Friday, December 22, 2006

Teaching about the U.S. Congress

The article Teaching about the U.S. Congress is another excellent ERIC Digest which gives ideas for teaching about American Congressional history and assorted helpful resources in teaching about it. It is from 2001. The authors are Thomas S. Vontz and Sarah E. Drake.

From past experience, teaching students about Congress is difficult. The students are either partisan (I am a Republican or I am a Democrat), cynical (all Congressmen are corrupt), or just plain ignorant with no desire to learn. They see all lessons I teach through one of these three lenses. Of course, there are always a few students who do keep an open mind. I guess my lesson plans should focus on moving past current events and focus on what Congress has done right in the past.

From the site:

Disagreements about the structure, functions, and powers of Congress were prominent at the Constitutional Convention of 1787. Two proposals, the Virginia Plan and the New Jersey Plan, framed debates about Congress. In response to the impotence of Congress under the Articles of Confederation, both plans were designed to increase the power of the national government, including Congress.

The Virginia Plan called for a two-house legislature: one to be elected by the people and the other to be chosen by the first house. The plan also called for proportional representation based on the population of each state.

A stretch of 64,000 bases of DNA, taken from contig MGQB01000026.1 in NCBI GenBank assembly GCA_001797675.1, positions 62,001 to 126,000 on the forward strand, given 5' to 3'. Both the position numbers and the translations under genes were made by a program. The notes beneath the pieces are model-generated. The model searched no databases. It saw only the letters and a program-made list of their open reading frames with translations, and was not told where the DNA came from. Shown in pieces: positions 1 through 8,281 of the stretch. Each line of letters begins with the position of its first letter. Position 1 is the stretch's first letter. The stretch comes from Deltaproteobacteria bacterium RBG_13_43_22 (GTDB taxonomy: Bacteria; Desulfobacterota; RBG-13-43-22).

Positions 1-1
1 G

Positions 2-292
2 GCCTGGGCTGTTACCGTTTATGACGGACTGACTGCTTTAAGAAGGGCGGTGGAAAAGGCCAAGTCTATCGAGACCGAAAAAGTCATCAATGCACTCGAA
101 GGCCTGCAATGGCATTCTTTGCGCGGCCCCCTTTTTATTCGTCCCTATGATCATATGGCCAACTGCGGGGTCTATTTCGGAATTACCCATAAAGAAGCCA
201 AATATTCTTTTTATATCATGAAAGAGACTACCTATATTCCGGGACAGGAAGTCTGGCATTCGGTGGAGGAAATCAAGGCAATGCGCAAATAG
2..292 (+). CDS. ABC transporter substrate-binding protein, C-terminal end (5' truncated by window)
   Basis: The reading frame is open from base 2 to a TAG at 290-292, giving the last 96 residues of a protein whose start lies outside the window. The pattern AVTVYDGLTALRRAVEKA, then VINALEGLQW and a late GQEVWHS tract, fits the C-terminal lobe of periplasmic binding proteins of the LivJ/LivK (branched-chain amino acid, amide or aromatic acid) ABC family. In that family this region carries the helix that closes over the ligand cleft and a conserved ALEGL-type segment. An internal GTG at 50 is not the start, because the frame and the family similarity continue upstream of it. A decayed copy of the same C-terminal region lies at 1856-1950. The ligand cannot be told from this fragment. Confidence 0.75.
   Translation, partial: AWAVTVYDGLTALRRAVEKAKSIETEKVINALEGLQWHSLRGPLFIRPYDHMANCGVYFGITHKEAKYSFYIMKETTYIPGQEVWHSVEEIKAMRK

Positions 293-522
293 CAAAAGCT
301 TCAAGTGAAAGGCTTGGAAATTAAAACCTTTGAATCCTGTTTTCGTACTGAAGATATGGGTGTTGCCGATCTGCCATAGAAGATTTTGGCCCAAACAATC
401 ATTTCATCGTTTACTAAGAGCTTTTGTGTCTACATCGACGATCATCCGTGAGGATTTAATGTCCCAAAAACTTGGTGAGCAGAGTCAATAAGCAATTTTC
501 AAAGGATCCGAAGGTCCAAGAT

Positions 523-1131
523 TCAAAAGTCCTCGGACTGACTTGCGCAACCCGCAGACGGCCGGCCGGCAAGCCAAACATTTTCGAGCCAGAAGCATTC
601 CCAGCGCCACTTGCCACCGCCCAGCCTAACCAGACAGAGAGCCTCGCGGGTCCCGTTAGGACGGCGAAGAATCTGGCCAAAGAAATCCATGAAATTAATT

Delegates from states with small populations vehemently opposed the Virginia Plan because it diminished their power in Congress relative to the states with large populations. According to the New Jersey Plan, each state would continue to have equal representation in the unicameral Congress of the United States.

Settling the disagreement over representation in Congress was crucial to the success of the Convention. The Convention eventually made the "Great Compromise." It provided for a two-house legislature in which states were represented on the basis of population in the House of Representatives and represented equally in the Senate.

1 comment:

Unknown said...

Thanks Miland for the reminder on our country's congressional history.

I think that many of the same disagreements congress have today and basically the same type of disaggreements they had back then. Today there are just more people involved and more issues.